How Morocco’s gnaoua musicians are keeping things fresh
As soon as Khalil Mounji, Khadija Sijilmassi, and I walk into the house – cramped, brightly lit, and already smelling of incense – we’re ushered over to sit with the musicians. We cross over to the wall that Maalem Soufiane Bakbou and his group are resting against, weaving around people anxiously carrying trays of food and piles of coloured cloth in preparation for the long night ahead. We all shake hands, and cell-phones are quickly pulled out for selfies. ‘We’re like VIPs’, Mounji says to me as he sets up his camera.
He’s joking, but he isn’t wrong. Mounji is the founder and head of Gnaoua Culture, an association he runs with Sijilmassi, Hamza Zogarh, Walid Bendra, and Tarik Essalmy. They work to promote gnaoua, the devotional music of Morocco’s centuries-old Gnaoua brotherhood – whose name comes from that of the Moroccan ethnic group that spawned both the brotherhood and its music by combining sub-Saharan and North African traditions – which has unexpectedly become a global pop sensation in recent decades. In Mounji’s words, his team works to ‘integrate’ gnaoua: to enshrine, using contemporary media technology, a tradition often looked down upon as ‘primitive’.
I wanted to see his team in action, so Mounji took me to a lila (‘night’), the cornerstone of gnaoua culture. Traditionally, from before midnight until after sunrise, a maalem (‘master’) and his group sing and play the gumbri (a three-stringed bass banjo) and the qraqab (double castanets), while devotees dance. It’s not a house show, though; some dance just for fun, but others use the music to enter into a state of trance, through which they enter into communion with the spirit that has possessed them. Gnaoua musicians play through seven hour-long cycles of songs, each corresponding to a colour and specific set of spirits (the mluk). Dancers only fall into a trance when they hear the colour of their spirit. Unlike in exorcism, however, the possessed do not seek to rid themselves of their possessor; rather, through their dance and communion with the spirit, they renegotiate the relationship, gradually reshaping it from a parasitic to symbiotic one.
The music’s reverence for spirits, combined with the fact that practitioners are generally working-class, if not impoverished, have long led the Gnaoua to be derided in mainstream Moroccan society as backwards, unclean, and even Satanic. Even as gnaoua musicians started touring internationally and recording albums with high-profile musicians like Jimmy Page and Pharaoh Sanders in the 1980s, this image stuck. Mounji initiated Gnaoua Culture to combat gnaoua’s negative reputation, which he’d experienced first-hand as a teenager learning the gumbri. He’d fallen in love with the music, but his parents disapproved. ‘My mother told me I’d become a beggar if I kept playing’, he says. In defiance, he made up his mind to help change the image of gnaoua ‘in the subconscious of Moroccans’.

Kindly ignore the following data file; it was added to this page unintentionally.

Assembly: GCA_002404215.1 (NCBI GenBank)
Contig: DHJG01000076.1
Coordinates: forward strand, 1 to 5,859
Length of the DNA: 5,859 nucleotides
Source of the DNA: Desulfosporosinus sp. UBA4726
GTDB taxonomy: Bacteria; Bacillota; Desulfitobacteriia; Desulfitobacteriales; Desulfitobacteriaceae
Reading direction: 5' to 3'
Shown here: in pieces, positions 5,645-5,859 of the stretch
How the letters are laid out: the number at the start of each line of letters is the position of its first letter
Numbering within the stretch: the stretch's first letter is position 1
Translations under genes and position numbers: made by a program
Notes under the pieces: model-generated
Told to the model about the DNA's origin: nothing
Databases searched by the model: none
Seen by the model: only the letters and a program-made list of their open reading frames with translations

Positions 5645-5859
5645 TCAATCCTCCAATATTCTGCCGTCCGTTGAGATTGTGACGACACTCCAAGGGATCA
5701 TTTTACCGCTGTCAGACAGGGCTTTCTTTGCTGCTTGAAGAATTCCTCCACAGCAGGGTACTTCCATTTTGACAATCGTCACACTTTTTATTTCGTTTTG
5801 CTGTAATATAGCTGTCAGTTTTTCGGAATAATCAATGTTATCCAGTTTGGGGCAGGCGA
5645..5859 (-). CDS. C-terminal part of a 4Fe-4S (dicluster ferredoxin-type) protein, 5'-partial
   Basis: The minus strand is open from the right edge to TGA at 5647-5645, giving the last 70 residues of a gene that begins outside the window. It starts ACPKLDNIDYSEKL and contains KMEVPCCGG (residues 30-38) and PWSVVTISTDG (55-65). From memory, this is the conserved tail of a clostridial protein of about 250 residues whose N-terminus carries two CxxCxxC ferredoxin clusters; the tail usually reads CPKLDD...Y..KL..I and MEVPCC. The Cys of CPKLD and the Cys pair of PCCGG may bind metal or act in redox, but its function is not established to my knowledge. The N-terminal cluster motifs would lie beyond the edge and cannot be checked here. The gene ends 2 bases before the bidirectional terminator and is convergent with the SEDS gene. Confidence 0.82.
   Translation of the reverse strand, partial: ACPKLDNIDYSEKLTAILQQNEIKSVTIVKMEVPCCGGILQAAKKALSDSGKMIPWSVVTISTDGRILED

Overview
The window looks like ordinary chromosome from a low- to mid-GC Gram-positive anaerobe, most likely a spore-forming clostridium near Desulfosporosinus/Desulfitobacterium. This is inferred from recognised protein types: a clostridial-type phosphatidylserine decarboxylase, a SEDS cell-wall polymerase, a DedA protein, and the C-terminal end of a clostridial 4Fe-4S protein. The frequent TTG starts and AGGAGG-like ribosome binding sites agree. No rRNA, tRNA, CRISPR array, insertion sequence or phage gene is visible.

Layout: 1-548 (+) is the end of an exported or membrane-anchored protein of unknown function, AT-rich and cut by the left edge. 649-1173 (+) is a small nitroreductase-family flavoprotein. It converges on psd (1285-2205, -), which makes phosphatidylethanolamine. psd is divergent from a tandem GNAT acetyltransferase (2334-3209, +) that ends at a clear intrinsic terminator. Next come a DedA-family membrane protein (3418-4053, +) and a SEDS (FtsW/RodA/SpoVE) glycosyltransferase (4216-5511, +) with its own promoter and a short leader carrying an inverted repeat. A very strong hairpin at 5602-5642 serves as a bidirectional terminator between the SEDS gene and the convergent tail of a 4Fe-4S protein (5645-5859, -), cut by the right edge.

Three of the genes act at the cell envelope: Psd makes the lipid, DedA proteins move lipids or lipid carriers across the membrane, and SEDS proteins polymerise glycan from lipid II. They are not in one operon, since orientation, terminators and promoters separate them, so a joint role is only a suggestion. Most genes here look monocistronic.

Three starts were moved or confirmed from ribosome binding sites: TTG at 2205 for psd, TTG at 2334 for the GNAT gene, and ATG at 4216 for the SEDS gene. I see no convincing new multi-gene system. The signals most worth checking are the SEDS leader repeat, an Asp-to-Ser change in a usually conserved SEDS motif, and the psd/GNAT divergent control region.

After founding the organisation in 2014, Mounji set about making contact with Morocco’s entire Gnaoua community. Now, he says, he knows just about everybody. ‘My entire Facebook feed is gnaoua’. In his spare hours (he works full-time, managing communications for a hospital in Casablanca), he and his team travel up and down the country, professionally filming lilas and other performances, which they post on Gnaoua Culture’s YouTube page. They also do communications work for maalems, running their Facebook pages, promoting their events, connecting them with music industry players, and giving groups advice on their overall presentation. ‘We want to communicate gnaoua with a good image, a clean image’, he tells me. ‘We care about the image of gnaoua. We have to do it professionally.’ The team have even produced a gumbri mobile app, and are currently working to create an e-commerce platform for maalems to sell gnaoua instruments and clothing.
All of this work is pro-bono and entirely self-funded. When Mounji started the project, many maalems were suspicious, assuming he was trying to profit of their traditions. They feel they’ve been burned before, by concert organisers and media companies that were either greedy or careless. Mounji had to work had to convince the community he wasn’t in it for the money, and only for the love of the tradition. ‘Little by little, they [have come to] trust us. And now, they call us to come film and publicise them.’
With some pride, Mounji says that Gnaoua Culture has indirectly helped raise the overall level of professionalism of gnaoua groups. ‘They see how we work. They know all the world can see them.’ At the very least, groups are now sure to add maalem names and song titles to their videos, instead of simply titling them ‘gnaoua’, a once-common practice which irritated Mounji to no end. ‘He’s the maalem! You have to give him value!’
… Isn’t it ironic that the forces of globalisation, modern technology, mass media, and capitalism are all said to kill traditional practices like gnaoua, yet are often the same tools we use to try to save them?
Back at the lila, the music has started, and some in attendance have gathered in front the musicians to dance. ‘Ugh, my ass hurts’, says one woman in blue as she gets up and starts moving. Mounji is sitting next to me, streaming Maalem Bakbou and his group on Facebook Live. Filming the dancers generally isn’t allowed, so he instead focuses on the musicians, whose faces are soon crowded out by ‘likes’, ‘loves’, and even two ‘ha ha’s floating across the screen. ‘People used to say that if you took pictures of gnaoua trance, they’d come out black’, he tells me later. ‘But actually, it was just that people didn’t want to dance and then find out they were in someone’s documentary.’